Now, at the age of 73, Rosie has taken on an exciting, new challenge: a run of 6,000 miles from Brighton, UK all the way to Kathmandu in Nepal in support of the charity PHASE Worldwide and their work in remote areas of the Himalayas.

Show notes

  • Where Rosie is in the world
  • Rosie is running from Brighton to Kathmandu for Phase Worldwide
  • Growing up and being looked after by her grandmother
  • Why she decided to work with Phase Worldwide
  • Running around the world the first time!
  • Falling and breaking her hip in Brighton, 2017
  • Ice Chick!
  • Having a book launch in Germany
  • Running to Berlin and getting stronger and stronger!
  • Wanting to re-visit some of the places she’d been before
  • March, 2019 giving a talk for Phase Worldwide
  • Saying yes to the future and saying yes to running to Katmandu! 
  • Her running route
  • Why real life is the biggest adventure 
  • Where her passion for running came from
  • Fighting darkness with light
  • Deciding to run a marathon!
  • Losing the love of her life
  • Why you should start everyday being grateful
  • What days on the road are like
  • Not being able to get her stove to work
  • Favourite food on the road
  • Saving water while on the road and washing socks!
  • The power of taking 3 or 4 minutes to do nothing
  • Working while on the road
  • Three teaspoons on the road!
  • Going through tough times on the road and where her determination comes from
  • 73 on the 2nd October
  • Loving her life and what she does
  • Losing her dad at a young age
  • Why you don’t have to be defined by your past
  • What her friends and family think about her next adventure
  • Not being afraid
  • Still running around the world at 100!
  • What has changed in the world of adventure over the years
  • The value of freedom for women
  • How can we support Rosie
  • Raising money for charity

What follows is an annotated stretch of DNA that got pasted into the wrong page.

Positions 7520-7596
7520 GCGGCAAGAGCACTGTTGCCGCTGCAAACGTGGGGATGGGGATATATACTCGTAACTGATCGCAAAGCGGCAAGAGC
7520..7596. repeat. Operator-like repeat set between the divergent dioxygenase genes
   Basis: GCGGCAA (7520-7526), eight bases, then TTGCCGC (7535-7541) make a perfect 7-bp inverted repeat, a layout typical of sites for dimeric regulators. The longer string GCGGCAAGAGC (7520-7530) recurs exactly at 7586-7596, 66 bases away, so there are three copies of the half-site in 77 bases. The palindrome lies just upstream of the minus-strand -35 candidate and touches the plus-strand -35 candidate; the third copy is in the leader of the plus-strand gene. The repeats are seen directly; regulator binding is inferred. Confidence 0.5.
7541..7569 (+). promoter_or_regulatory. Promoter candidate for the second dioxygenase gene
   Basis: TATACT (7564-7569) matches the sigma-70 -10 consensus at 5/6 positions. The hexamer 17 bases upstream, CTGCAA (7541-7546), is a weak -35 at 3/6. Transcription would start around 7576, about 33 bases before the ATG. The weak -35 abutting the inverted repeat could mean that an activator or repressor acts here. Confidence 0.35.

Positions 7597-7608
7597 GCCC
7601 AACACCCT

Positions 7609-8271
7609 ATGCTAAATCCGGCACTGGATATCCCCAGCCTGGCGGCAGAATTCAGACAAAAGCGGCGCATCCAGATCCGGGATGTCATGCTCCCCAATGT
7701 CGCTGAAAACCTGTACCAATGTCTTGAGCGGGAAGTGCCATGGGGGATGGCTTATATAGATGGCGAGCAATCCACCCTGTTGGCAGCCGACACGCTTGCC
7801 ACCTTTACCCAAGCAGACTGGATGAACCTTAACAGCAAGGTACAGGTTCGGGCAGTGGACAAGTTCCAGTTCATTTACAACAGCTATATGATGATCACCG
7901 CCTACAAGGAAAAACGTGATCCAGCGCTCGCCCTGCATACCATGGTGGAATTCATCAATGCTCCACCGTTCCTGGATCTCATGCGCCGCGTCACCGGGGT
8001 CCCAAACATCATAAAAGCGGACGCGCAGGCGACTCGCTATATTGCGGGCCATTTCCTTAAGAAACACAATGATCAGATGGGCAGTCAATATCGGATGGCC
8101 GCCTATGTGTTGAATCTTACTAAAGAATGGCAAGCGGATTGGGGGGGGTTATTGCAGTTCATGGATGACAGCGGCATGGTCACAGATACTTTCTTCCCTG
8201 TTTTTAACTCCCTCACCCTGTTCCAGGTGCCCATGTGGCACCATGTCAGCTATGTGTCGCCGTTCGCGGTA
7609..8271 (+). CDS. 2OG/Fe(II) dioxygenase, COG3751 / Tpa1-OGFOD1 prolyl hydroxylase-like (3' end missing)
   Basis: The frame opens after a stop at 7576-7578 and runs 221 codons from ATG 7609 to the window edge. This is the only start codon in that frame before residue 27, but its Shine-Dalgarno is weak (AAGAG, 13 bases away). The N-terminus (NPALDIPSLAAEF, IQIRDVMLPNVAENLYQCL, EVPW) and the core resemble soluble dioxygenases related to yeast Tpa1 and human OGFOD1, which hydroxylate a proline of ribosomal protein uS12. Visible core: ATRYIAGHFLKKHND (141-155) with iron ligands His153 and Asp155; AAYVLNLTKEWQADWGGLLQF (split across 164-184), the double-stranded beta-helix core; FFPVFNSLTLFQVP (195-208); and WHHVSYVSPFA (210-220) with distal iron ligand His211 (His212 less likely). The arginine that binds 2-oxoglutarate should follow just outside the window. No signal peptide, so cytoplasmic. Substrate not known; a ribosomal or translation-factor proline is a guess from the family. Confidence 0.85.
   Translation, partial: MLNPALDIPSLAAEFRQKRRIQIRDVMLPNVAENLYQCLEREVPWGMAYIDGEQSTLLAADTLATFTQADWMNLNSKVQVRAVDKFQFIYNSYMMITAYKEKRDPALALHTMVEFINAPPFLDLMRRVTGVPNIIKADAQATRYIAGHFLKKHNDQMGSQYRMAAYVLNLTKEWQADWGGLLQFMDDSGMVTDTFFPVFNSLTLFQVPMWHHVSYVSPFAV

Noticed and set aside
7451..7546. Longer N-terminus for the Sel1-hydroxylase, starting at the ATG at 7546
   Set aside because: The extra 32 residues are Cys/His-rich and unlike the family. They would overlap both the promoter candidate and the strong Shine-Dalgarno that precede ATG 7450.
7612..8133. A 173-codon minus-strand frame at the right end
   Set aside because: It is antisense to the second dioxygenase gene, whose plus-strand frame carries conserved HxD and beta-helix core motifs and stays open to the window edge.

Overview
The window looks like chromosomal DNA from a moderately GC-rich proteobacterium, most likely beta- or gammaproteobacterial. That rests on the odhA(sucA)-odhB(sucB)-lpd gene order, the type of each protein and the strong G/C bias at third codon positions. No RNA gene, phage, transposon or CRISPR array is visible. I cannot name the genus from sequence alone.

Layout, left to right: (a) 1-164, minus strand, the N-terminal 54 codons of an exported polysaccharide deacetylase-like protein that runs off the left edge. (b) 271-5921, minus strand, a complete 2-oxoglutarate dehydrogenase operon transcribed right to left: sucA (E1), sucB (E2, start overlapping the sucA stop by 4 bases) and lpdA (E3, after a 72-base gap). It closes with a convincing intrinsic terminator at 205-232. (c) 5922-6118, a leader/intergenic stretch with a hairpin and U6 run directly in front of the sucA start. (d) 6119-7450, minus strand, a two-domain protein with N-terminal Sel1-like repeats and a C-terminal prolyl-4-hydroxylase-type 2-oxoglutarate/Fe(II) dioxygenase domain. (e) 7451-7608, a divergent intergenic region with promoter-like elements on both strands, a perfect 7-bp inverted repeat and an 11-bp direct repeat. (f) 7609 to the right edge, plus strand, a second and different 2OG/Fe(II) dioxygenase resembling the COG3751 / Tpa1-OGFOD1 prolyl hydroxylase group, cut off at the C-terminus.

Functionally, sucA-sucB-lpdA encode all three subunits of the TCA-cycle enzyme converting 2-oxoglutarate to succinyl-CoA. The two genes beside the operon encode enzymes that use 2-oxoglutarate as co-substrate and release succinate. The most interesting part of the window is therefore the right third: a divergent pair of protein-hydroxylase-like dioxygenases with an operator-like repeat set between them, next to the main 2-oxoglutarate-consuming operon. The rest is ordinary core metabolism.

• When she plans to arrive in Katmandu
  • Do you need Rosie as a speaker? 
  • Quick Fire Questions
  • Final words of advice to motivate and inspire you

To follow Rosie’s epic journey and support her campaign visit


Oct 29, 2019

Dr. Stacy T. Sims, is a Senior Research Scientist at the University of Waikato.

She is an applied researcher, innovator and entrepreneur in human performance, specifically sex differences in training, nutrition, and environmental conditions.  She served as an exercise physiologist and nutrition scientist at Stanford University from 2007 to 2012, where she specialized in sex differences of environmental and nutritional considerations for recovery and performance.

Specializing in women's health and performance. She had the opportunity to translate earlier research into consumer products and a science-based layperson's book written to explain sex differences in training and nutrition across the lifespan. Both the consumer product companies and the book challenged the existing dogma for women in exercise, nutrition, and health outcomes.

Her contributions to the international research environment and the sports nutrition industry has established a new niche in sports nutrition; and established her reputation as the expert in sex differences in training, nutrition, and health. 

As a direct result, she has been named as one of the to 50 visionaries of the running industry (2015), one of the top 40 women changing the paradigm of her field (2017), one of the top four visionaries in the outdoor sport industry (2017), and one of the top four individuals changing the landscape in triathlon nutrition (2017). 

Stacy is the author of ROAR - How to Match Your Food and Fitness to Your Unique Female Physiology for Optimum Performance, Great Health, and a Strong, Lean Body for Life.

Stacy resides in Mount Maunganui with her husband and young daughter. 

Show notes

  • Living in New Zealand
  • How Stacy would introduce herself
  • Growing up in an army family
  • Being sporty and loving the outdoors
  • Getting into running and dancing
  • Being an athlete and an academic
  • Why do women need to train differently 
  • Starting to ask the questions
  • Why women are too hard to study!!
  • What do we need to know about the menstrual cycle
  • Day 1 - first day of bleeding